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Unquestionably, if one takes another's property from his possession without right and against his will, the owner or person in charge may protect his possession, or retake the property, by the use of necessary force. He was not bound to stand by and submit to wrongful dispossession or larceny when he can stop it, and he was not guilty of assault in thus defending his right, by using force to prevent his property from being carried away. But this right of defense and recapture involves two things: first, possession by the owner, and, second, a purely wrongful taking or conversion, without a claim of right. If one has entrusted his property to another, who afterwards, honestly though erroneously, claims it as his own, the owner has no right to retake it by personal force. If he has, the actions of replevin and trover in many cases are of little use. The law does not permit parties to take the settlement of conflicting claims into their own hands. It gives the right of defense, but not of redress. The circumstances may be exasperating; the remedy at law may seem to be inadequate; but still the injured party cannot be arbiter of his own claim. Public order and the public peace are of greater consequence than a private right or an occasional hardship. Inadequacy of remedy is of frequent occurrence, but it cannot find its complement in personal violence.
Plaintiff George J. Kirby was in the employ of the Providence Warehouse Co. of which the defendant, Samuel J. Foster, was the agent, and his son, the other defendant, an employee. A sum of fifty dollars belonging to the company had been lost, for which the plaintiff, a bookkeeper, was held responsible, this amount was deducted from his pay. In January 1888, defendant handed the plaintiff some money to pay the help. Plaintiff, acting under the advice of counsel, took from this money the amount due him at the time, including what had been deducted from his pay, put it into his pocket, and returned the balance to defendant, saying he had received his pay and was going to leave, and that he did this under advice of counsel. The defendants then seized the plaintiff and attempted to take the money from him. A struggle ensued, in which the plaintiff claimed to have received injury, thus, this suit was brought. The jury returned a verdict for the plaintiff. The defendants then filed petition for a new trial on exceptions to the rulings and refusals to rule of the presiding justice.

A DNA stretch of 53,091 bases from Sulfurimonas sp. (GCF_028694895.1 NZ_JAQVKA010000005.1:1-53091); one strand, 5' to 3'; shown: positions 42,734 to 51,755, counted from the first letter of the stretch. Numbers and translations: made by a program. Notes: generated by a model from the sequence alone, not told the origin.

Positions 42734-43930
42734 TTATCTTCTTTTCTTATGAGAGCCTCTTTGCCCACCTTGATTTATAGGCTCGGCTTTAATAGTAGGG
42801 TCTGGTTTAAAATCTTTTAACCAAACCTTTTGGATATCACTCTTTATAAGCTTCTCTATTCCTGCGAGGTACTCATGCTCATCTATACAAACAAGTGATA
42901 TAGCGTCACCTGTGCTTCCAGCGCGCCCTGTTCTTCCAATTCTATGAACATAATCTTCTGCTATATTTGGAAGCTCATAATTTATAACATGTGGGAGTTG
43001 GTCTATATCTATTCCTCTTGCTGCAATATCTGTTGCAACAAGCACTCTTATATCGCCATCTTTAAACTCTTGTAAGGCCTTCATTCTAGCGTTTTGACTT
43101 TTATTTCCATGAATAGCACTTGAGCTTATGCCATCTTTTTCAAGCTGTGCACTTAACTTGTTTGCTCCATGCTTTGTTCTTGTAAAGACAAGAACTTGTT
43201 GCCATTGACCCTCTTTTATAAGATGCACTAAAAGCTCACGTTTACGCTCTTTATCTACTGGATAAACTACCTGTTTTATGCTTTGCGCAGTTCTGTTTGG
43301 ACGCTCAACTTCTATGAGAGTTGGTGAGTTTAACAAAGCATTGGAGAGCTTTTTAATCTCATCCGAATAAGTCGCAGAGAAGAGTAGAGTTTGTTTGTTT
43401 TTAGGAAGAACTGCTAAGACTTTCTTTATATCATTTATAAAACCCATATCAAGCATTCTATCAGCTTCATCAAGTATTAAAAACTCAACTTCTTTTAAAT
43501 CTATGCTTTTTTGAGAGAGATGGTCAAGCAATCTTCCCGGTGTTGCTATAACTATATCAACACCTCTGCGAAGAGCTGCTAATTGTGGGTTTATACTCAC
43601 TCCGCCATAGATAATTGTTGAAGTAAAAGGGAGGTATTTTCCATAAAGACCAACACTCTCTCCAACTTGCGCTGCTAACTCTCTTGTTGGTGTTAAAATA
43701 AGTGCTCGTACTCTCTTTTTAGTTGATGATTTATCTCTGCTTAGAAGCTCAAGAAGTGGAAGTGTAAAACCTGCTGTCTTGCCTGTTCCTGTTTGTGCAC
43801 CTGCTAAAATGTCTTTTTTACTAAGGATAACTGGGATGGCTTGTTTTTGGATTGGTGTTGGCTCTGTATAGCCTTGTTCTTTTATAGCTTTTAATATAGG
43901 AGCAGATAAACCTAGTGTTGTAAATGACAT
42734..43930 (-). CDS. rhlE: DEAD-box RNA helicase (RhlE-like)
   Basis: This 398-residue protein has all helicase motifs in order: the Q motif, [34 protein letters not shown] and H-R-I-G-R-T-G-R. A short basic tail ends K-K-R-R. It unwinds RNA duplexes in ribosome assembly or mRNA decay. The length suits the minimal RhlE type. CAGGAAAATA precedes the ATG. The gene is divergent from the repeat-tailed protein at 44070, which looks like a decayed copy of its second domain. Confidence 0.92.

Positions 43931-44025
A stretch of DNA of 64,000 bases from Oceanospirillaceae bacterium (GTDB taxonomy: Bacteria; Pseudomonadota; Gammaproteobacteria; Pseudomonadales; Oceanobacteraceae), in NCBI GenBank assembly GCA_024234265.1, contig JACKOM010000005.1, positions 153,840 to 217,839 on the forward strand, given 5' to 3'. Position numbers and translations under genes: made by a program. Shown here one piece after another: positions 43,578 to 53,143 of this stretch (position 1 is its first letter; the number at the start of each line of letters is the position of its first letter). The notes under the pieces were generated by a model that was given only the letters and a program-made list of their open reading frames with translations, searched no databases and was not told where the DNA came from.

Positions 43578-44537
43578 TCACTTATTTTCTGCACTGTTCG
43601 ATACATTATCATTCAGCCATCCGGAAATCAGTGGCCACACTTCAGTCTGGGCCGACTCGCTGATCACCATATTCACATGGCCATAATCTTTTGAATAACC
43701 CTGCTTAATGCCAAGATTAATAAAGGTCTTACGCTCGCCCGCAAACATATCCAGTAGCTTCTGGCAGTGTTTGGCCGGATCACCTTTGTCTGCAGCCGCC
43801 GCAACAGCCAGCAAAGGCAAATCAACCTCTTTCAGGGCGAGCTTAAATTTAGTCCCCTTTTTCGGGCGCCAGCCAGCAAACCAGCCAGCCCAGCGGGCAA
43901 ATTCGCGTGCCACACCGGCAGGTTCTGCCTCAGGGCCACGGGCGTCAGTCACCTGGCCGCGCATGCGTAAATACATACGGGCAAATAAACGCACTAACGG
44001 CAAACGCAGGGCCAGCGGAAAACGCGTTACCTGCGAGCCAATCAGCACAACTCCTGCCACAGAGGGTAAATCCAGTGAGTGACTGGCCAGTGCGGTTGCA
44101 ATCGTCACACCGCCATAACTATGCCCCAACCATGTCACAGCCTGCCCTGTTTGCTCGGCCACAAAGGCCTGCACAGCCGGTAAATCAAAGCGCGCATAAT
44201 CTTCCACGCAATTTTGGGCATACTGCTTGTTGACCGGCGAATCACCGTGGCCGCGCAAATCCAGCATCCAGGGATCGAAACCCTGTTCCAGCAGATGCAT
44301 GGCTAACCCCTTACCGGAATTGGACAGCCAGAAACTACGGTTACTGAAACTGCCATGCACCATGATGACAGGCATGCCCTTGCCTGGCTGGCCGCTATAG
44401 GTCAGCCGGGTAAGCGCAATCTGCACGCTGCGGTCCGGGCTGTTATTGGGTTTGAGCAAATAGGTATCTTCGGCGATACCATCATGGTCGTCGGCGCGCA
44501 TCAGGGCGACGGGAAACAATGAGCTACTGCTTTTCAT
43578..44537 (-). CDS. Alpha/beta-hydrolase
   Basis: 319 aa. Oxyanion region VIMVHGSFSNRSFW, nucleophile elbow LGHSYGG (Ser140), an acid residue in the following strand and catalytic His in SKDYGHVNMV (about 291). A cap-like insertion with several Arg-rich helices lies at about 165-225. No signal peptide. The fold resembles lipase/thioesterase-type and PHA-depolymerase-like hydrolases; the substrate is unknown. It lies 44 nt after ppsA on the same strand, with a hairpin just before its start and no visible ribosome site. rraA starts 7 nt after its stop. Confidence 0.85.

Were the defendants justified in the use of force upon the plaintiff to retake the money from him?
In this case, the court found that the plaintiff stated what he had done, and the grounds upon which he claimed the right to do it, handing back the balance above what was due him. The sincerity of the plaintiff's belief that he had a right to retain the money was unquestionable. Hence, as stated in a case cited by the defendants, even a forcible taking of property, if done under an honest claim of right, however ill founded, would not constitute the crime of robbery or larceny because, where a party sincerely, though erroneously, believes that he was legally justified in taking property, he was not guilty of the felonious intent which was an essential ingredient of these crimes. In the most favorable view of the case for the defendants, the plaintiff having obtained the money by no crime, misrepresentation, or violence, nor against the will of its owner, retained it wrongfully. In such cases, the rule was clearly stated that the general rule was that a right of property merely, not joined with the possession, will not justify the owner in committing an assault and battery upon the person in possession, for the purpose of regaining possession, although the possession was wrongfully withheld. However, in this case it was said that the plaintiff was about to carry away the money against the will of the owner. Undoubtedly this was so, but this was true in every case of wrongful conversion of property. If it be not taken against the will of the owner, it cannot be retaken by force, but only by the usual civil remedy.